If you strip away the anti-Obama (and sometimes racist) rhetoric of the Tea Party, and the faux Marxist revolution rhetoric of the “Occupy Wall Street” crowd, the essence of both movements is an understandable loss of confidence in the global financial elites and the political establishment.
Indeed, the Tea Party on the right and “Occupy Wall Street” on the left originate from the same place. Both were sparked by the sub-prime mortgage meltdown, and the sense that average people were being screwed by powerful elites. “A sense emerged that the financial elite was either stupid or dishonest or both. The idea was that the financial elite had violated all principles of fiduciary, social and moral responsibility in seeking its own personal gain at the expense of society as a whole,” as George Friedman wrote in a Stratfor analysis. The Tea Party movement charged that the financial elite avoided responsibility for their own mistakes by getting government (taxpayers) — establishment Republicans as well as Democrats — to take on massive debt. They also reacted against what they perceived as excessive state power and intervention in the free market.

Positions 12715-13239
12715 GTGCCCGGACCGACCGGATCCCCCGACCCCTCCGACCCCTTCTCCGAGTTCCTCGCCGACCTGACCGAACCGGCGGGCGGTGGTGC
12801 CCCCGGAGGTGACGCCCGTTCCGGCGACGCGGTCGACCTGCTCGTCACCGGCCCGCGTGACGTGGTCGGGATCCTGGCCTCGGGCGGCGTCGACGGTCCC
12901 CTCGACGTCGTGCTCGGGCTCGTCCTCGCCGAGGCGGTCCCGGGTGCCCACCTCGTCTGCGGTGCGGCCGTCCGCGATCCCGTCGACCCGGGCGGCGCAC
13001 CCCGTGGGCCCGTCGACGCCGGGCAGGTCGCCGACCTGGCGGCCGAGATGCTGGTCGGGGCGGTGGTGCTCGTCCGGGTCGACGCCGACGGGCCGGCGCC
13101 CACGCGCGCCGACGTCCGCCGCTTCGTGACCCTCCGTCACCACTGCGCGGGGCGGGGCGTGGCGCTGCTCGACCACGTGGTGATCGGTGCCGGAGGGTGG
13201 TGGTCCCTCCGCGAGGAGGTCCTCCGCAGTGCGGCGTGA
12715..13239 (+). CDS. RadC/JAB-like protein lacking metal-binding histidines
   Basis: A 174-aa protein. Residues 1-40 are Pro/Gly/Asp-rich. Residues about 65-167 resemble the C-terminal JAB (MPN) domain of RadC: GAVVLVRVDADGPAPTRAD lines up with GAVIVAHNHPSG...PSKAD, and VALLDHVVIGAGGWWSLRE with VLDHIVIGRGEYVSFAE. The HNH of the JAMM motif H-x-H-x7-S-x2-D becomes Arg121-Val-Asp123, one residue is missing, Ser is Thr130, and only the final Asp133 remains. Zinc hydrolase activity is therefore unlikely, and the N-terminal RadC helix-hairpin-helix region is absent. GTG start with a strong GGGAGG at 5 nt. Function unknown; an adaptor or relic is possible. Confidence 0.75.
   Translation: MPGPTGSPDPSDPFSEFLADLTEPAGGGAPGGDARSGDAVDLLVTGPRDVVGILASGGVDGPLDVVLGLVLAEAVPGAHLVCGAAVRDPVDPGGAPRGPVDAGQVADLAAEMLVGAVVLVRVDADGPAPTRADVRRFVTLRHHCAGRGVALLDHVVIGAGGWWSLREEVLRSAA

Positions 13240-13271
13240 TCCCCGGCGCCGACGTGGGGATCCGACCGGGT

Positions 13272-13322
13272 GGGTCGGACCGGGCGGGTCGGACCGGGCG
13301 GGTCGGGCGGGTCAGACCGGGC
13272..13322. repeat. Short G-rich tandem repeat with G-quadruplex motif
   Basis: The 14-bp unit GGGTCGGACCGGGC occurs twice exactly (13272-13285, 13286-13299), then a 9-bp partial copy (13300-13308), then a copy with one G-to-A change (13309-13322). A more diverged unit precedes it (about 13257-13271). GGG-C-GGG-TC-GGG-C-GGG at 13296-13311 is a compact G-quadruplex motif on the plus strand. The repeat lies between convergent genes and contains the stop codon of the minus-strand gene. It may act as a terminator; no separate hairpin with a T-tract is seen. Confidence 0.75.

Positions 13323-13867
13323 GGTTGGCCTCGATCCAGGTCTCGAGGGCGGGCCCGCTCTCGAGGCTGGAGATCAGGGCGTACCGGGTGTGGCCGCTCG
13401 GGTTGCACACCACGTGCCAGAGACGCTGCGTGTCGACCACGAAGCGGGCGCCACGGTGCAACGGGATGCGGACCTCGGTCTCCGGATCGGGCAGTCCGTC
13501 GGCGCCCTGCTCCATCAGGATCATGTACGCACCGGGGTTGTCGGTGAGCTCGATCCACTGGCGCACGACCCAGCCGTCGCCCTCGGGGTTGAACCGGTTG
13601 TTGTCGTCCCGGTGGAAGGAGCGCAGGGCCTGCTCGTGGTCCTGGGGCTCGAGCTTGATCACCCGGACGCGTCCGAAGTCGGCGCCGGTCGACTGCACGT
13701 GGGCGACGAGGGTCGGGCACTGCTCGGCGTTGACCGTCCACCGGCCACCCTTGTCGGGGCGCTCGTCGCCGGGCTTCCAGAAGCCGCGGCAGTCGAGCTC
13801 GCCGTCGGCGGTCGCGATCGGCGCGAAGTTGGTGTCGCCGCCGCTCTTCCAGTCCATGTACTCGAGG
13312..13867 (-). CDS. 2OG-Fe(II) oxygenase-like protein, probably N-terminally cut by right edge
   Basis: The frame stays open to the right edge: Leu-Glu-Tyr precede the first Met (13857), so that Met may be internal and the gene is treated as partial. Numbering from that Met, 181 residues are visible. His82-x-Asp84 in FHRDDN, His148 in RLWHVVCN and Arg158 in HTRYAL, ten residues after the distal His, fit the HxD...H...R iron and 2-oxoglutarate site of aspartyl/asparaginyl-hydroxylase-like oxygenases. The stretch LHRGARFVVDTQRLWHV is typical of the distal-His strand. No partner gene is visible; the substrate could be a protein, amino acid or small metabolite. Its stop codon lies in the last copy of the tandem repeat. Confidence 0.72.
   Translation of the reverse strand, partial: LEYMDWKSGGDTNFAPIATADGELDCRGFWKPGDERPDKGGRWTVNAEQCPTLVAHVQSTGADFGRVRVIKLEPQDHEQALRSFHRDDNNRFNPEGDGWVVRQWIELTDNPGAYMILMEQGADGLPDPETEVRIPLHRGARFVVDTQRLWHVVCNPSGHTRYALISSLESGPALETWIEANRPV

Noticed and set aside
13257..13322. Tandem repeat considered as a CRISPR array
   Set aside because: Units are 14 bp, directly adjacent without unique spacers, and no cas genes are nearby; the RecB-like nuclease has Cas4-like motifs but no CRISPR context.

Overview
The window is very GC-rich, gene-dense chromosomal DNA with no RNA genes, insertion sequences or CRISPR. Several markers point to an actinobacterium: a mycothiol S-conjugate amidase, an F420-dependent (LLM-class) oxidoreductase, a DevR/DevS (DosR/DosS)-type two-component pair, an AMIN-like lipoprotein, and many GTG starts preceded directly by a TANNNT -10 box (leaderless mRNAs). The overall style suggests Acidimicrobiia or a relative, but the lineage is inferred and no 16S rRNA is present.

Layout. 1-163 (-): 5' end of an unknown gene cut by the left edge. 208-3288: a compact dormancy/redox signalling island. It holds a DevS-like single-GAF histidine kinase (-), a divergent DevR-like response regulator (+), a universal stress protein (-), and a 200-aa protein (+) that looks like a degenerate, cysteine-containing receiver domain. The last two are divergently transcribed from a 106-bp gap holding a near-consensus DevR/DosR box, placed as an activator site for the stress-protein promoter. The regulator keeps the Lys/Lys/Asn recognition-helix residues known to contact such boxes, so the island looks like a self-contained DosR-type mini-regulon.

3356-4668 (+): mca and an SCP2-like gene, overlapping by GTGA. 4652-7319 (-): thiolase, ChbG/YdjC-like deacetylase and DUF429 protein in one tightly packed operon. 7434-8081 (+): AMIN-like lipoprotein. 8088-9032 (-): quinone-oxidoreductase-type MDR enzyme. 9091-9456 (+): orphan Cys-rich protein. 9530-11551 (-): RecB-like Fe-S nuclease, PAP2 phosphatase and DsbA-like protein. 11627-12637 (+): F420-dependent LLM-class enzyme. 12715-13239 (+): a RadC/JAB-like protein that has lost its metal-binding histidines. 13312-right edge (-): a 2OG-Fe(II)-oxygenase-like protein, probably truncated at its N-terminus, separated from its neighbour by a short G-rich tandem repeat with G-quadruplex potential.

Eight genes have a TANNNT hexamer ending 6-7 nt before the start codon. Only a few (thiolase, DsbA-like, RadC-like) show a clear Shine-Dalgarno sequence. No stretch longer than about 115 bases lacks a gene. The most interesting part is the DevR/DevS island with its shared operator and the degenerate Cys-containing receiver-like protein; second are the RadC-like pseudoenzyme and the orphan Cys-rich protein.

The Occupy Wall Street crowd are also angry that the financial and political elite have avoided responsibility for their own mistakes. Beyond that, their message is, so far, a bit muddled. It seems they want more involvement by the state, to cap the power of big corporations, and more taxes on the wealthiest 1%.
The Tea Party crowd demands “no new taxes,” a repeal of Obamacare, a much smaller government, made possible by massive cuts in government spending, privatizing Medicare and social security, and a mythical return to reliance on the magical free market.
The video above on RT.com includes a chart showing the similarities between the two movements. Both started as “a joke, an aberration, a bunch of weirdos.” Both expressed anger at elites, both expressed concerns about jobs and the economy. Both were repulsed by the Wall Street bailouts. Both are disenchanted by the death of the American dream. Both feel left out of the system. One directs its fury at government, the other directs its fury at corporate America.